GREAT BARRINGTON >> Cowboys and cowgirls were popular on television in the 1950s — and while in retrospect the dead-aim gunsmiths might not have been the best role models, that's what many of us grew up with. There was no blood and gore.
A few generations earlier, Berkshirites had opportunity to see the real thing, Annie Oakley, her mentor Buffalo Bill and a posse of Indians and cowboys among them. William F. Cody, aka Buffalo Bill, brought his entourage to Pittsfield 11 times between 1874 and 1916. North Adams hosted the same shows, plus one more.
Cody (1846-1917) was born in Iowa Territory, rode for Pony Express and was a civilian scout for the U.S. Army during Indian wars (receiving the Medal of Honor in 1872). He panned for gold, drove a stagecoach, managed a hotel and trapped beaver. Oh yes, he hunted buffalo to supply workers on the Kansas Pacific Railroad, hence his nickname.
He was too bloodthirsty to appease popular thinking on killing the prairie beasts; he is said to have shot more than 4,200 of the animals, and earned exclusive use of his nickname in one 48-hour slayfest scoring 68 bison, besting nearest competitor William Comstock's 48 kills. That's nothing you would brag about today.
Cody became an outsized celebrity of his day, and to capitalize, he organized Buffalo Bill's Wild West Show, which went through several name changes but essentially offered a few celebrity and a few ordinary performers. Sitting Bull the Hunkpapa Lakota leader. Gunfighter and gambler "Wild Bill" Hickok. The Metis scout Gabriel Dumont. Frontierswoman Calamity Jane. We remember them from 1950s TV shows. They were the real thing.
Typically at the fairgrounds in North Adams in May 1895, Cody and troupe rode, shot, tumbled, raced and otherwise entertained. "It is the verdict of all who saw the show," the North Adams Transcript reported May 2, "that it was far superior to anything of the kind ever before presented in this part of the country. In fact, there was never anything like it here before [actually, Buffalo Bill had been in North Adams six times before]. In the wild west business Buffalo Bill is originator, stands pre-eminent and without a rival. He is in this field what Barnum was as a circus man and his fame is as widespread as that of Barnum ."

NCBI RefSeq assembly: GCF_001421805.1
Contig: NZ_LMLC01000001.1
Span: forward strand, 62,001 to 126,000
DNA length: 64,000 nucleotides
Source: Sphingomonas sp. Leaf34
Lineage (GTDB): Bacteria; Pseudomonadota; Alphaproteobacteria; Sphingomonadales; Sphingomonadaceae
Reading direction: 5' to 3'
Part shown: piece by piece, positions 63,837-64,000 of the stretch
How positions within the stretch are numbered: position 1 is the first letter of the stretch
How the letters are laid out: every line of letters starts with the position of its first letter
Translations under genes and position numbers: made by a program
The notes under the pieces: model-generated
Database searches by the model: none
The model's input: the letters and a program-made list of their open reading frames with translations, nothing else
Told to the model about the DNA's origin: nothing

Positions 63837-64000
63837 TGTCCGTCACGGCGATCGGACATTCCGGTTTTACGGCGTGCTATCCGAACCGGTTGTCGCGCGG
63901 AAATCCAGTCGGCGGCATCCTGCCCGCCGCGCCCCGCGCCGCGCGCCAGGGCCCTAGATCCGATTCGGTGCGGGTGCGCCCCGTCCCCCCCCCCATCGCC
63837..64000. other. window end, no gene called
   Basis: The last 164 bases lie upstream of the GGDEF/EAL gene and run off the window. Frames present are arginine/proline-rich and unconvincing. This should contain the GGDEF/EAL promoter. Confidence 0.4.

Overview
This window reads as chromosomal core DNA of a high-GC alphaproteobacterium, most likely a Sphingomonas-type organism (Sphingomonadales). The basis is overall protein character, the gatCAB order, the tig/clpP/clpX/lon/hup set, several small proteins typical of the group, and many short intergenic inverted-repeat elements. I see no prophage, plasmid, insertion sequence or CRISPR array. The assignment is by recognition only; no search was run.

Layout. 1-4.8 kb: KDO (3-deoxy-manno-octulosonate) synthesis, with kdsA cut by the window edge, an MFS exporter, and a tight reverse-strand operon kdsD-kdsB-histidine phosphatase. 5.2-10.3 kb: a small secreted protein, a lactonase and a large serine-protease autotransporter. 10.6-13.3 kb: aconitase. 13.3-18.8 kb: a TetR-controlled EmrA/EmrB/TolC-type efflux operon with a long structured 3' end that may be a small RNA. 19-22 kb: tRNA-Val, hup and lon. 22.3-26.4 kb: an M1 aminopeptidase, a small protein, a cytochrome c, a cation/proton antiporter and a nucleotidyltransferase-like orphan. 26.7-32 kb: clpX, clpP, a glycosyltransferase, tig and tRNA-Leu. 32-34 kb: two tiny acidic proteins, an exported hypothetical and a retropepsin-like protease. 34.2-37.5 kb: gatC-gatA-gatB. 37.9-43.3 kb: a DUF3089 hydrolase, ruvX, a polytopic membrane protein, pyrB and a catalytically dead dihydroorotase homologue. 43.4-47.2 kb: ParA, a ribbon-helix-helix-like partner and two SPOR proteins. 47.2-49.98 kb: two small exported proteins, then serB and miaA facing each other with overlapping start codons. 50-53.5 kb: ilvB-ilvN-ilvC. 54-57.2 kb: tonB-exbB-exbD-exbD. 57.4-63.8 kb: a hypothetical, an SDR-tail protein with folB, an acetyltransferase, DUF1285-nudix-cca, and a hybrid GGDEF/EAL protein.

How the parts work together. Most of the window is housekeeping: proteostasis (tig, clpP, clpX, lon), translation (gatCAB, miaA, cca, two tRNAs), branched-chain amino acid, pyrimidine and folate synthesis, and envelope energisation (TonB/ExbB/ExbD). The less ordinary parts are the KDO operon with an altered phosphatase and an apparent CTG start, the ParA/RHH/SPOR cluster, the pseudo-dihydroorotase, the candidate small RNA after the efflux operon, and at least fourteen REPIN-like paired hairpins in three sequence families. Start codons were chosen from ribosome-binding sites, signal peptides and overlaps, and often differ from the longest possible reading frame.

A ruder age
The newspaper the day before had gushed that Cody "is not alone a celebrity, he is a survivor, and the existing type of an extinct race of men. [he is] a picturesque and commanding figure of a ruder and less commonplace age [a] buckskin-clad, flowing-haired product of our American frontier life."
Cody and posse paraded through North Adams on Thursday morning — they had performed in Pittsfield the day before — to an audience said to number in the thousands, and many of them attended the afternoon exhibition.
The show was in the open air, as "too much ground is occupied to be covered by a tent. The seats are erected in a circle and there is canvas back of and over these so that spectators are sheltered from sun or storm, but the performers have nothing but the sky above them."
The entertainment began with a grand entrance of Indians, cowboys, Mexicans, Cossacks, gauchos, Arabs, African-Americans and soldiers from U.S., English, French, German and Russian armies. Particularly impressive were stunt riders and strong men acrobats. There was a re-enactment of Indian attacks on settlers' cabins and a stagecoach — a vehicle said to have actually once run on the route between Cheyenne and Deadwood.
Under electric lights that evening, Cody shot and broke a glass ball while on running horseback. Annie Oakley demonstrated her prowess, as did Johnnie Baker, who "did some of his shooting while standing on his head, his feet being supported by an assistant, and very few were the balls that any of these marksmen missed."
The newspaper reporter concluded, "There was not a single feature of the exhibition that was in the least degree objectionable or that did not come fully up to, and even surpass, the expectations of all who saw it."
Bernard A. Drew is a regular Eagle contributor.